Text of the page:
- Communiversities embody Development – creating co-laboratory spaces, where innovations diffuse culturally relevant knowledge and generate enterprise, mutual working and communal employment.
Through these processes, Communiversities are activating Communities, to awaken local people to share in a common venture of culturally appropriate research-to-innovation.
This is not, necessarily, the type of research that academic institutions thrive on – although some will be – but will involve more participative action research (PAR), and co-operative inquiry (CI), in which many more people can be involved, innovating for change, in locally relevant ways, that navigate a way towards new, sustainable enterprises.
Incorporating Look & Feel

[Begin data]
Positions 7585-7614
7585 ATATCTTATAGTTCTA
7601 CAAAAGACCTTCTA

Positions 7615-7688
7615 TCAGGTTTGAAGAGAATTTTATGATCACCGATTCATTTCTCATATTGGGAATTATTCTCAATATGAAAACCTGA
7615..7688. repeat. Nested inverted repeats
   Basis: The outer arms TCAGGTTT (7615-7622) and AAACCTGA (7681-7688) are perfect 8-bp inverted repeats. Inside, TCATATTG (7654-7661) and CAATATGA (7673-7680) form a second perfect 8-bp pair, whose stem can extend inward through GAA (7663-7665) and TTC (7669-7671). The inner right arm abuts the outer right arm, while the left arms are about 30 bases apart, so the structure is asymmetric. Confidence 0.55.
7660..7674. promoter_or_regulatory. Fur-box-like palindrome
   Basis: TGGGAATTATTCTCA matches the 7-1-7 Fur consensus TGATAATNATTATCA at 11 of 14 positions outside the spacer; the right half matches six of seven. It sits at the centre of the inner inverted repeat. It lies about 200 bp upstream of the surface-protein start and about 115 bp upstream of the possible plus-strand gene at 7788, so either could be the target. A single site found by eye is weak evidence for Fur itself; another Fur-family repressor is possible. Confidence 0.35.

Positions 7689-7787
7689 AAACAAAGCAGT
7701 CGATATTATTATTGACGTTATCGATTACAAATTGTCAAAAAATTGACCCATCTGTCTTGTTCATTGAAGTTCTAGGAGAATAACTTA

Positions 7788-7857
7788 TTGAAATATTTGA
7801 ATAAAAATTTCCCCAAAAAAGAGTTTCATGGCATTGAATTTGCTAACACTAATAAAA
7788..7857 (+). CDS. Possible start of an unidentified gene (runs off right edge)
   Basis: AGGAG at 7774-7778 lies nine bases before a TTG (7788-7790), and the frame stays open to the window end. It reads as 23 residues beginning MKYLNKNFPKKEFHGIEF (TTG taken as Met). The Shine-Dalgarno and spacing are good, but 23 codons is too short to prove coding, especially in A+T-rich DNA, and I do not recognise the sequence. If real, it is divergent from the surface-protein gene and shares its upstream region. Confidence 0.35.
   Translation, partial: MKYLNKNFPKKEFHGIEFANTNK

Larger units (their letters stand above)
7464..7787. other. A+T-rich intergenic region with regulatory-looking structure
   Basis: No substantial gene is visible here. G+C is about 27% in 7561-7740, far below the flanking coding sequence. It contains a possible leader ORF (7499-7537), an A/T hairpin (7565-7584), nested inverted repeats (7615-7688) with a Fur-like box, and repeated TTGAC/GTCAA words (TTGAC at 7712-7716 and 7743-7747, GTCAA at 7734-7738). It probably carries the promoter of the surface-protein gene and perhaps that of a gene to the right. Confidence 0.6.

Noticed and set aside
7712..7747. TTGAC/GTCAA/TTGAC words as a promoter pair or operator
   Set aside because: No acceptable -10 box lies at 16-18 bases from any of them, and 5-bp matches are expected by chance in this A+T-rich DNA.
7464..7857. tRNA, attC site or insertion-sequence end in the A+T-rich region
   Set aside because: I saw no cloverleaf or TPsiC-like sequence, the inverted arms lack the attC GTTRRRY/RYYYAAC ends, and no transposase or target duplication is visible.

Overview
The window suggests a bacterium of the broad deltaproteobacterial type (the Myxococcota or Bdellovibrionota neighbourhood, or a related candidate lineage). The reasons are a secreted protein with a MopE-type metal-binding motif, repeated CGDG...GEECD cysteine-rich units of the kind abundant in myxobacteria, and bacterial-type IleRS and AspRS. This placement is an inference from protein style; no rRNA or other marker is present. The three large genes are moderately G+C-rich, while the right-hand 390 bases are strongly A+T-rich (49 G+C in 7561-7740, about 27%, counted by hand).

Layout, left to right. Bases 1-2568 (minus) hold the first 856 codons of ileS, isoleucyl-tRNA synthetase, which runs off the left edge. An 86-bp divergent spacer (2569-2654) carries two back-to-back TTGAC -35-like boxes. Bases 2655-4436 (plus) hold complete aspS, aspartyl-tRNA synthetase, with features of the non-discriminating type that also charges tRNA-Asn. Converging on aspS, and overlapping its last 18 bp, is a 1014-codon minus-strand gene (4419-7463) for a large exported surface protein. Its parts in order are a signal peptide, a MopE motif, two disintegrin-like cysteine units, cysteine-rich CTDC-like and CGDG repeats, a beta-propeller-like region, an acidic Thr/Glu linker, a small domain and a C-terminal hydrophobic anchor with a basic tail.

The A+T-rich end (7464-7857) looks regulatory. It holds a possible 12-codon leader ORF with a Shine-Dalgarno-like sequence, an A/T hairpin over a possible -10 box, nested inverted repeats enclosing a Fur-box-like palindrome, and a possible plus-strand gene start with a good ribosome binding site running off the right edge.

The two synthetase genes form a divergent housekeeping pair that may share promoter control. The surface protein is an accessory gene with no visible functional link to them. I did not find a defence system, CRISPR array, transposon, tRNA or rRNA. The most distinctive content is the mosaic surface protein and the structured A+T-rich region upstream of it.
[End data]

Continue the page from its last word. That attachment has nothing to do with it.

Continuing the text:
- Communiversity Liverpool will acquire 106 London Road, as a social and community enterprise. It will act to generate a meso-scale grassroots economy hub, with meeting rooms, arts and performance studios, writers-artists hub, a research space (RAiSE), event and installation spaces, a community café-restaurant and family/ children’s crèche facilities.
- It will bring together freelancers in the sector along with the public, supporting them to collaborate and grow, create content and programmes, to inspire young people especially, to work in new careers and support communities, to achieve social change embedded in their economic growth model.
- Communiversity Liverpool is based on the aim of GENErating 500 new community social businesses. It will enshrine a commitment to the social growth of the city region. Communiversity Liverpool represents a real aspiration to further develop the culture-based economy of the city-region, for and from the people, taking all its communities on a journey of regeneration, together.